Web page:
The crash put an end to the Golden Age and halted the development of sports games. Atari split into Atari Corporation (consumer products) and Atari Games (arcade), and the RealSports series was suspended. Not until 1987 were another two RealSports titles—Boxing and Title Match Pro Wrestling—released on the Atari 2600. Mattel Electronics, runner-up in the home video game sector, lost over $300 million in 1983 and was sold to INTV Corporation in 1984. INTV brought on former Intellivision programmers to update some old Sports Network games, but failed to return the franchise to its former glory.89

Personal Computers Get Games

While video games were transforming the coin-operated amusement machine industry and expanding into the home entertainment sector, microprocessor-based fourth generation computers began to rise to prominence. Computers had become much smaller and cheaper to build, leading to personal computers such as the KIM-1 single-board computer, released by MOS Technology in 1976; the Apple II, Commodore PET, and Tandy Corporation TRS-80, released in 1977; and the Atari 400/800, released in 1979.90 Naturally, home computer games became more popular. Mainframe games were ported to them, and various pioneering games emerged.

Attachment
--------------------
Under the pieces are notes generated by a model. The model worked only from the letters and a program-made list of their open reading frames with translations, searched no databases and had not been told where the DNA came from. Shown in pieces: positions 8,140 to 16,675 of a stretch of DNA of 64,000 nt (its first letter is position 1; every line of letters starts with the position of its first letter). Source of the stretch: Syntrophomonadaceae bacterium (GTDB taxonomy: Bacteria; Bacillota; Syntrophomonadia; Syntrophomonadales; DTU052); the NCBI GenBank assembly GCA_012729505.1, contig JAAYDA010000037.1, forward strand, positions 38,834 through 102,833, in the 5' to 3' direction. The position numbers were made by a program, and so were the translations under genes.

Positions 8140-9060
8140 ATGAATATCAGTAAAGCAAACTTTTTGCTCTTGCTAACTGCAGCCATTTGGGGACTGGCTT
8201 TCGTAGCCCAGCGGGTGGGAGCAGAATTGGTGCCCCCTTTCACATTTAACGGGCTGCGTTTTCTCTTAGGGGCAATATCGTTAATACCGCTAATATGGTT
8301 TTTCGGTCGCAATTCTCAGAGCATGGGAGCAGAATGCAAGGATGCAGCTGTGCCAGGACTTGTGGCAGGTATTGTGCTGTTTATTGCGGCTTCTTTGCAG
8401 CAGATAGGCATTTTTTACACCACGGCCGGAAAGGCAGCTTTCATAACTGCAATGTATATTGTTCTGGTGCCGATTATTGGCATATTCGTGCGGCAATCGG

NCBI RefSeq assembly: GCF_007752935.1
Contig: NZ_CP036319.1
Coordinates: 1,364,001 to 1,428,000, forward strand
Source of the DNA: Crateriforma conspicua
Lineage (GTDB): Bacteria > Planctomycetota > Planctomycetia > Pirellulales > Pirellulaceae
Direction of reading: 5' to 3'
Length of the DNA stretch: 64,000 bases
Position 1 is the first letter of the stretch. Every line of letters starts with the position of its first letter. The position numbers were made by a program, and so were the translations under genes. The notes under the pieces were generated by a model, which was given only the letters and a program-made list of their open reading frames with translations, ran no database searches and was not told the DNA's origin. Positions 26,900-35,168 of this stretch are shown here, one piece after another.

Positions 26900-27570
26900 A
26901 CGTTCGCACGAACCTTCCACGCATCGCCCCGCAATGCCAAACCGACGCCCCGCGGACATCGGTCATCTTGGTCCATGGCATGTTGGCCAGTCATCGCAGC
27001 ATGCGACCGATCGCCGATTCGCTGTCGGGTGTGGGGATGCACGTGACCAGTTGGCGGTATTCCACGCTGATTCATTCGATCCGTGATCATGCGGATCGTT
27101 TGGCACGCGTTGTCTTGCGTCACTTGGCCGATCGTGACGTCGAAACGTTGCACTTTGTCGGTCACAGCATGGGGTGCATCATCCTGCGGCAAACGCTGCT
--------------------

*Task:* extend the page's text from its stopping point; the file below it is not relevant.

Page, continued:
The first generation of sports games for personal computers could be divided into text-based simulations and graphical games. The former was headed by American football simulations End Zone (1978) and Gridiron: A Microfootball Game (1979) for the TRS-80; Quiz Baseball (1978) and darts game Bullseye (1978) for the Apple II; and Golf (1978) and Pro Football (1978) for the Commodore PET. The latter included Baseball (1978), Ten Pin Bowling (1979), and Basketball (1980) for the TRS-80; Apple II Baseball (1978), Apple Bowl (1979), and Pro Golf 1 (1979) for the Apple II; and Hayden Book Company’s Batter Up!!: A Microbaseball Game (1979), Instant Software’s Golf (1978) and Bowling (1978), and Pong clones for multiple systems. Some of these games were stored on floppy disks and cassette tapes, sold by mail order. Others were simply several pages of code published in computer magazines for players to input into their computers themselves.